But isn’t it interesting how fear can creep into our minds when we are in the dark? Also interesting is how folk respond differently to the same power-outage. Some people might withdraw in fear and have difficulty reaching out to others; some leave the darkness for a lighter environment; yet others reach for the flashlight and help others find their way.

But there are other ways our “power” goes out. Sometimes life is going smoothly—we have a good-paying job, the grown children love us, our retirement income is covering our needs, we are in good health, etc.—and we have sufficient energy to get through and enjoy life. But suddenly, darkness descends and tries to suffocate us like a wet shroud: a family member dies, we develop cancer, the stock market plunges, or some other catastrophe thrusts us into the darkness of life. What should we do?

We can withdraw in fear and avoid others; we can fill our life with noise and activity toimg_1578 overshadow, or drown out our emptiness and hurt; or we can reach for the true source of light: Jesus Christ, the Light of the world (John 8:12). This light, Jesus, can expel all darkness and restore power and life if we turn to Him. Jesus said, “I’ll never leave you nor forsake you. (Hebrews 13:5)” There is still life when the power goes out; so share God’s light and life with others who are in the dark. 

An added benefit is: Jesus also supplies more power in life. You can trust Him.

Valentine’s Day

image00771I remember Valentine’s Day in 1965. Valentine’s Day was on Sunday that year, and Carol and I were attending SCC (Southern California College: now VUSC – Vanguard University of Southern California). I remember thinking: “If Carol accepts my invitation to the Valentine Banquet, I’ll know that she is the girl I will marry.” So, nervously, I asked her.

Laugh if you want. I am chuckling now as I write because I was somewhat immature at the time, and I was overcome with “puppy-love.” (Yes friends, she accepted.) I know that isn’t the way to1966 wedding decide whom to marry, but we DID get married a year and a half later — August 22, 1966 — and 52+ years later, we are still in love.

Someone asked Carol several years ago, “What’s it like being married to the same person for all those years?” Carol responded: “Oh, he’s not the same person I married. He’s changed.” She is right. Through time we all change — hopefully for the better. For one thing, my puppy-love grew into a true, full-fledged love for Carol. Maybe not fully-mature even now, but definitely going in that direction. I have learned (and am still learning) to love her with the love of Jesus Christ; and His love supersedes or surpasses any love humans think they have. But how do husbands and wives keep their love and devotion vibrant through the problem-laden decades?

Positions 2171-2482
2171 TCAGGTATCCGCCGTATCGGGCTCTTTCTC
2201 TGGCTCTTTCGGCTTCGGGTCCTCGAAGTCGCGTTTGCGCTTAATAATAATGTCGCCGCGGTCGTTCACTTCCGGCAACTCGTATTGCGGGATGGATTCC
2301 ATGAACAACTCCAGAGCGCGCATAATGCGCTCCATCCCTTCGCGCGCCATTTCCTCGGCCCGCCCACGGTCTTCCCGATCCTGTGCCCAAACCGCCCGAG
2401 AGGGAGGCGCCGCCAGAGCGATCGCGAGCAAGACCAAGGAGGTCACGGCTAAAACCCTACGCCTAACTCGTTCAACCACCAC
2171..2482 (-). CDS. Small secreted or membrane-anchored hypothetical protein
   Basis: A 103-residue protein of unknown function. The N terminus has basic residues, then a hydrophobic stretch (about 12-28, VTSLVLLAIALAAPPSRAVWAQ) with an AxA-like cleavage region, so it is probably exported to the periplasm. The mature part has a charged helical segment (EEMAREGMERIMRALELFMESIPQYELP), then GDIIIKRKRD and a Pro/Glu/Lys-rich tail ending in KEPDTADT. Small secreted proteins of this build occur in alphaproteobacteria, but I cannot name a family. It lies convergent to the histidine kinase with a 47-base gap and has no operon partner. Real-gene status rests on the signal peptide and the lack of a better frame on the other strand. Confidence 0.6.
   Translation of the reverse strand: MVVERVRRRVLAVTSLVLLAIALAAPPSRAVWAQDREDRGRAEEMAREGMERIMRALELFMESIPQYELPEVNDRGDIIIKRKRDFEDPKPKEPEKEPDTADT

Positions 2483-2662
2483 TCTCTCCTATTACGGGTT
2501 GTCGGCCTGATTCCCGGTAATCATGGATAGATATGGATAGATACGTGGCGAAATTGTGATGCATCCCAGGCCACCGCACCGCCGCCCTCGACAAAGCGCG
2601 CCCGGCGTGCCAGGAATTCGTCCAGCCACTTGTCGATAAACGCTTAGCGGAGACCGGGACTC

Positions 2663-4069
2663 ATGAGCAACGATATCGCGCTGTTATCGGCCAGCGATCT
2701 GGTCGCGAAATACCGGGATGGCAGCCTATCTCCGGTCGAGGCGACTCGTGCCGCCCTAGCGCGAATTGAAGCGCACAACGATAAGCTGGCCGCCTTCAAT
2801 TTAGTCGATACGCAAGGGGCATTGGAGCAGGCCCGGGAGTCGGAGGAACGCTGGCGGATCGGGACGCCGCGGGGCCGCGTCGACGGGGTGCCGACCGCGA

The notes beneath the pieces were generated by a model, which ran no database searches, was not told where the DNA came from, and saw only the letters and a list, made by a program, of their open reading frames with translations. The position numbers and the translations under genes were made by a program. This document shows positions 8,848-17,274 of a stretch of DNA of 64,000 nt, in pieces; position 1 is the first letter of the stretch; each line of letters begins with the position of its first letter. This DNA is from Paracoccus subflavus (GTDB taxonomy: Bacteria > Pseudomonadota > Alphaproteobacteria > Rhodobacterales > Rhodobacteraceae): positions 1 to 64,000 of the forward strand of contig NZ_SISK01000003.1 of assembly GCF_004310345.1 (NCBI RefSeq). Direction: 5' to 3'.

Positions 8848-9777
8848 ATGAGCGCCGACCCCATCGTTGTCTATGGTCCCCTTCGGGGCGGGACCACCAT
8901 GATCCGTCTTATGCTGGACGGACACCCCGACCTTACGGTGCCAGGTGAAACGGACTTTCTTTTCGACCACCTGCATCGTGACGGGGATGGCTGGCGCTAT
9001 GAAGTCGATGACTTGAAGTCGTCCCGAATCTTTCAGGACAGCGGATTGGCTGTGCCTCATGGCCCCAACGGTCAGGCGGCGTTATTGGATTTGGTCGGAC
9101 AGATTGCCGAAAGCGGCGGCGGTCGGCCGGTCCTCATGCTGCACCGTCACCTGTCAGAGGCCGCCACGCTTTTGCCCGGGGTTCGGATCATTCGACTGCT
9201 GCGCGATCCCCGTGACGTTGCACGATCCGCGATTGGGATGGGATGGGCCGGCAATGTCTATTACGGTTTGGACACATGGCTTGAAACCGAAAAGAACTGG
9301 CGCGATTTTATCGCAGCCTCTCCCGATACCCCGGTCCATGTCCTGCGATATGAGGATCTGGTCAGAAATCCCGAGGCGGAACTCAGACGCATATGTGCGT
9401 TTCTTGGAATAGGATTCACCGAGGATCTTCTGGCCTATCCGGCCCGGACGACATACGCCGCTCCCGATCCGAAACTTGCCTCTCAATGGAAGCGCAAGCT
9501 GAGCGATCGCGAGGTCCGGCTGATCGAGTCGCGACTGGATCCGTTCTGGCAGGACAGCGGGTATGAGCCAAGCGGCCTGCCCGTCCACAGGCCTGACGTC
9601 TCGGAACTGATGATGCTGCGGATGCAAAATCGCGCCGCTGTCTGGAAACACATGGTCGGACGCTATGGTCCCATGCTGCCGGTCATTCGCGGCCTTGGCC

Bishop Valentinus, or Saint Valentine as he is remembered, gave us a hint by manifesting a two-fold love: An undying, obedient, irrevocable love for God, and a deep, loyal commitment to people. And that’s what Carol and I have applied in our marriage through the years.

dscn7495Carol explains it this way: “Marriage is made in heaven. But it comes in a kit that must be assembled here on earth.” She also says, “Marriage is like a pyramid: God is at the top, with husband and wife at the bottom corners. When husband and wife focus on each other, they tend to repel each other. But if they both focus on God and grow toward Him, they inevitably grow closer together. And growing toward God helps us to become more like Him. Therefore, we find ourselves loving each other more with the pure love of God. That’s why God should be at the center of every marriage.”

That reminds me of a song written in Pasadena, California by Frederick Lehman; but the lyrics are based on a Jewish poem titled “Haddamut” written in Aramaic in 1050 AD by Meir Ben Isaac Nehorai, a cantor in Worms, Germany. The words to the chorus are: “Oh Love of God, how rich and pure! How measureless and strong! It shall forevermore endure the saints and angel’s song.”

Another supporting factor in keeping your love going strong is to let your spouse be your very best friend. That way, NO one can ever come between you! Carol has been my best friend for these 52 years, and she will never be deposed from that position as long as we both shall live.

Our friends Gary and Carol Kroah, formerly Associate Pastors of the Siloam Spring (Arkansas) Assembly of God Church say, “To start out, it’s not hard to love someone who is lovable. But our love for one another has endured through the years because of our mutual commitment to Jesus Christ and to one another. The closer we have been to Him, the closer we are to each other. Our determination to care for one another has motivated us to stay together, and love with unconditional love.”

Unconditional Love—growing toward God—growing closer together. It sounds like Bishop Valentine’s two-fold love: an undying, obedient, irrevocable love for God, and a deep, loyal commitment to people.